ESL Classroom Management: The Helper Method
Classroom management is an important part of teaching English as a foreign language. Although lesson planning is important, one cannot teach effectively unless the students listen. Every teacher knows how frustrating wild children are. Some students make me so angry that I want to yell and shout and say, 'I give up! Good luck learning English by yourselves!' Some classes only have one troublesome student, but naughtiness is a problem that spreads like wildfire. As soon as one student starts goofing around, this behavior emboldens the others to misbehave as well.
I start each class by individually greeting every student. If one jokes around, like addressing me by the wrong name, i.e. 'hello, chair,' then getting the other students to use my name is going to be difficult. This example is mild, of course, but it demonstrates my point. An orderly classroom quickly turns into a zoo and then one can just throw the lesson plan out of the window.
Reward systems for young learner classes
Stars and stickers are common props in the drama of ESL classroom management. Whenever the children behave especially well, the TEFL teacher draws a star beside their names on the whiteboard or wallchart, then erases a star whenever they misbehave. Students compete to see who can get the most stars. One tells the students to expect some stickers if they are good throughout the whole class. Combining the star competition with the sticker reward usually commands the class' attention. The key word there is ‘usually’. Some students could not care less about stars and they will tell you where you can put your stickers, especially if you are teaching older children (9-10 years and up).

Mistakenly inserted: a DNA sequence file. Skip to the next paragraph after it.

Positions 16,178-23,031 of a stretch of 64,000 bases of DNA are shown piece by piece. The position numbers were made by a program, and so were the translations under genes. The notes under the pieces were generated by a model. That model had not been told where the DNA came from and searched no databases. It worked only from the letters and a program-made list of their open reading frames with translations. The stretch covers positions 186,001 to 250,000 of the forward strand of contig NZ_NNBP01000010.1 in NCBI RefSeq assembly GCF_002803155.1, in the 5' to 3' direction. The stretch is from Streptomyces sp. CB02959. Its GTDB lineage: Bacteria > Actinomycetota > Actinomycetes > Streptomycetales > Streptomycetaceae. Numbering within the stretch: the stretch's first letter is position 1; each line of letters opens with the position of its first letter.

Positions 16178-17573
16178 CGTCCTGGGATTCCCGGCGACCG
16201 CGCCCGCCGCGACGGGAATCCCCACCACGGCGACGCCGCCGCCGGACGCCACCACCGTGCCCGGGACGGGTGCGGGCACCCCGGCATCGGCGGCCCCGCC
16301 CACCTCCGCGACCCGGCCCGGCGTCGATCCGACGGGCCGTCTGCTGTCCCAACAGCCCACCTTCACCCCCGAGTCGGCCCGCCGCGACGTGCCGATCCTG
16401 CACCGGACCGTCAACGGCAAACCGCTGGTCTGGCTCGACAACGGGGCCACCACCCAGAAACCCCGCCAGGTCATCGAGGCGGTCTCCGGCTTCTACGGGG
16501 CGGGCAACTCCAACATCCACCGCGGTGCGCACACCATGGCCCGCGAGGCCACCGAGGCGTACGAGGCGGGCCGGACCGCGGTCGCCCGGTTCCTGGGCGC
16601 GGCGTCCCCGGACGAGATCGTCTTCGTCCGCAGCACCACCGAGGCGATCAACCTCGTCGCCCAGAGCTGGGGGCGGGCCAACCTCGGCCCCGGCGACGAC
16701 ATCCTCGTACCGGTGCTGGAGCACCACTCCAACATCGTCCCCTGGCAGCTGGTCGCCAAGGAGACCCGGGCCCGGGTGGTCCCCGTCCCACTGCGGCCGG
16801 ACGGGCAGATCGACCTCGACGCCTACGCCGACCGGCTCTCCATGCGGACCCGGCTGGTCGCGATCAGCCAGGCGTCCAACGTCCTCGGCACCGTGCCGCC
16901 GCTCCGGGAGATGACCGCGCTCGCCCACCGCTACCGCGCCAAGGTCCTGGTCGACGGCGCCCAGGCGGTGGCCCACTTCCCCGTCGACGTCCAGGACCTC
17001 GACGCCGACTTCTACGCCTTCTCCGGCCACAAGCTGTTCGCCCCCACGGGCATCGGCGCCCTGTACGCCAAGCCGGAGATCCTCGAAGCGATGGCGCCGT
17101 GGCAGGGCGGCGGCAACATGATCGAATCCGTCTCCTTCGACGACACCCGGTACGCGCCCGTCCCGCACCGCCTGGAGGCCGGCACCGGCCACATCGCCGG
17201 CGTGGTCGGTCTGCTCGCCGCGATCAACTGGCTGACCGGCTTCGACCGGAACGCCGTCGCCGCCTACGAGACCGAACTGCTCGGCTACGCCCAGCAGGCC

How should one handle this situation?
A simple insight informs my strategy: that is, children love to help. When I was younger, my mom would let me prepare the salad for dinner and my dad would let me handle the map for road trips. I remember beaming with pride as mom served the food and dad reached the destination. Although cooking and driving both bored me, I enjoyed these activities as soon as my parents involved me because I suddenly had a role to play, a job to do, and so I was participating instead of spectating, doing instead of watching.
Getting children to help in the classroom
Here are four ways that I incorporate helpers into my lessons. Notice that most of my students are between the ages of four and seven, and that older classrooms call for other methods. I often kneel down in order to make eye contact with my students. Obviously, I could just stand up on my own, but where is the fun in that Where is the game I like to pretend that I am not a spry young man anymore. On the contrary, I am a wizened old dog. As soon as I start the routine of struggling to get up, my students sometimes mob me since they all want to help me so badly. This effect is undesirable because gaining control of the class is the purpose of the exercise.
Getting students to help with flashcards